Yes. The Presbyterian Foundation has many social impact investments, however, Oikocredit is uniquely structured as a cooperative with transparency and a voice for all its members. Having this voice is a big part of social responsibility. I see this especially in challenging times such as during this pandemic, the transparency of Oikocredit enables members to know what is happening. As investors with a fiduciary duty, we always seek more information which is important in continued due diligence for any investment.
The Presbyterian Foundation is investing for the benefit of others, so we absolutely need the transparency that Oikocredit provides. It’s true that not all Oikocredit members use their cooperative voice, and the MC can help. This can be as simple as contacting members and asking what are you thinking? We have to ask, and continue to ask.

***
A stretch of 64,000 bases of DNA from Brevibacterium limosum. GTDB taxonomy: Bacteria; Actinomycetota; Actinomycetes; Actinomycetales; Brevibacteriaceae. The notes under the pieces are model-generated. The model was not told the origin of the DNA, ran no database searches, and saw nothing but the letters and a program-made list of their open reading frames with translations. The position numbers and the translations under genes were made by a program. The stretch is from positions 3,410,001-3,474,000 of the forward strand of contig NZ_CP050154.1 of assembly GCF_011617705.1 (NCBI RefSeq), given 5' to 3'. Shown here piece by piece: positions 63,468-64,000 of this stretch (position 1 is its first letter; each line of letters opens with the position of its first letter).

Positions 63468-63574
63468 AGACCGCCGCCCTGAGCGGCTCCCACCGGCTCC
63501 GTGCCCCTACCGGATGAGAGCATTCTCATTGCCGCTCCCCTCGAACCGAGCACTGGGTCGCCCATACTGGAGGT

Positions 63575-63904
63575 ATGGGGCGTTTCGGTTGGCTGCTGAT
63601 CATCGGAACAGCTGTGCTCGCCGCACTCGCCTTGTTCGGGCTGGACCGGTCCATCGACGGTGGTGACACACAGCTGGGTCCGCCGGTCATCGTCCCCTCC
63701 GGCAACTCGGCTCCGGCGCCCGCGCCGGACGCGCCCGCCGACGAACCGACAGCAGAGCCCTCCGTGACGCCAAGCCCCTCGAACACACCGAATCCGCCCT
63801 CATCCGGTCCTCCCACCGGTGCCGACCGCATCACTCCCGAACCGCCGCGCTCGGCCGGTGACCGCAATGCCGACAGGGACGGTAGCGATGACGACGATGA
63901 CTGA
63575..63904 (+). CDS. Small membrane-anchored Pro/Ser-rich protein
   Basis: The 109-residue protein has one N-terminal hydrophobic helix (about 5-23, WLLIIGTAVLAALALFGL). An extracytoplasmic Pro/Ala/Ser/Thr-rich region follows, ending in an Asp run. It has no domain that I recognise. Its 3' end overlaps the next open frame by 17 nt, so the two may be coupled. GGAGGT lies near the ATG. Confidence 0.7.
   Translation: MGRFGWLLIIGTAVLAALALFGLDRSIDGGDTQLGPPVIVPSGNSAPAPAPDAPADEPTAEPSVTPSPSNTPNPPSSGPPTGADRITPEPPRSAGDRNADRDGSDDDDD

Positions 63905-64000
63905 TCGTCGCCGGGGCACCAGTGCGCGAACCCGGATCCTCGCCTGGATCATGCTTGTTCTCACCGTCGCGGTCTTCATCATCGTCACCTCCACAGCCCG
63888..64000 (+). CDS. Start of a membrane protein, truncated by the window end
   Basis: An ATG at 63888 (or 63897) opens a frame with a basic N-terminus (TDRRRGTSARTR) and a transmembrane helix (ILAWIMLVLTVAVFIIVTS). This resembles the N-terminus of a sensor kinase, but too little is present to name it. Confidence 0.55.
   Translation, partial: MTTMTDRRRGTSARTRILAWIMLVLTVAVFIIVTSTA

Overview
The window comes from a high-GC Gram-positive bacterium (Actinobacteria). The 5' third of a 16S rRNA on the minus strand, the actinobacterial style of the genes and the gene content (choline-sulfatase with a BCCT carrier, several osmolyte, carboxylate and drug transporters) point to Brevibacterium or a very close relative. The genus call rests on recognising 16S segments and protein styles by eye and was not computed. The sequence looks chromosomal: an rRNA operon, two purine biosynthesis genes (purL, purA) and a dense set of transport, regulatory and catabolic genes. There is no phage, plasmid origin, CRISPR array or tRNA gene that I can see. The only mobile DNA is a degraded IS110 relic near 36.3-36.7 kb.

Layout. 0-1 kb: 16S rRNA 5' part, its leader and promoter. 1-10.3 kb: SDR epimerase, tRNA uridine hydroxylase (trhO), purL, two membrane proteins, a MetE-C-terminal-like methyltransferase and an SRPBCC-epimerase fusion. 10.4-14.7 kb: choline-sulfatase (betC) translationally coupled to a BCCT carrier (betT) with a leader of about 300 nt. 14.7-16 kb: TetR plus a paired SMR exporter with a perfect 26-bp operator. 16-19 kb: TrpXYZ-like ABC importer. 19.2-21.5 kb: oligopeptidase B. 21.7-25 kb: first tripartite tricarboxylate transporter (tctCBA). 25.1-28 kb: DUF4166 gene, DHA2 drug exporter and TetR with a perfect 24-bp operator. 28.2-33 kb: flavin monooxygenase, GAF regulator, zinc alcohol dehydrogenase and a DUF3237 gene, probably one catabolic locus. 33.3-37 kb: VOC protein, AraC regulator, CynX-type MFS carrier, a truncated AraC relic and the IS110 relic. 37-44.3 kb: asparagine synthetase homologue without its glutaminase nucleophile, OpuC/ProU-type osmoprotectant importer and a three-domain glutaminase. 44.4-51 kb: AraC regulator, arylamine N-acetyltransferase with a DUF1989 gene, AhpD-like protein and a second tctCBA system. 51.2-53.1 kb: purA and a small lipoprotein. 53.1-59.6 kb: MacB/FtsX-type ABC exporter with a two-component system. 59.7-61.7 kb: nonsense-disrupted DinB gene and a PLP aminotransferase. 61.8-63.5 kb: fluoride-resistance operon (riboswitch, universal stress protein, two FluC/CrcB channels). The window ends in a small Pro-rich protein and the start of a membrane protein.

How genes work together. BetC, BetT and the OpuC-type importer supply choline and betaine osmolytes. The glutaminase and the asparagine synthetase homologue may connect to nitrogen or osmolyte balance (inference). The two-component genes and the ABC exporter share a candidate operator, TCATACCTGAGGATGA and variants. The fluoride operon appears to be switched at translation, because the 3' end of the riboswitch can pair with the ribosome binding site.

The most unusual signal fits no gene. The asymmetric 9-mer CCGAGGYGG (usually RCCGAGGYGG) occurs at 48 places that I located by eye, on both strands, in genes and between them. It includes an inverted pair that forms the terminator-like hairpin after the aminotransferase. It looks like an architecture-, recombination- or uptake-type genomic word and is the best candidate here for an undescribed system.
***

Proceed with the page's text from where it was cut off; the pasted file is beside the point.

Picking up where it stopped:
My dream is, that when I finish my term of office, that the communication bridge between the members in the US will be an ongoing dialogue between the members, the MC and the management of Oikocredit. And I’m hitting the ground running with lots of meetings, initially via Zoom from my home in Kentucky.
I believe it’s all about the impact and the organisation just supports that impact. So I hope members see the benefit of the Members’ Council in encouraging all members to be involved. This I see as a valuable role today and one which is evolving with the help of Oikocredit members.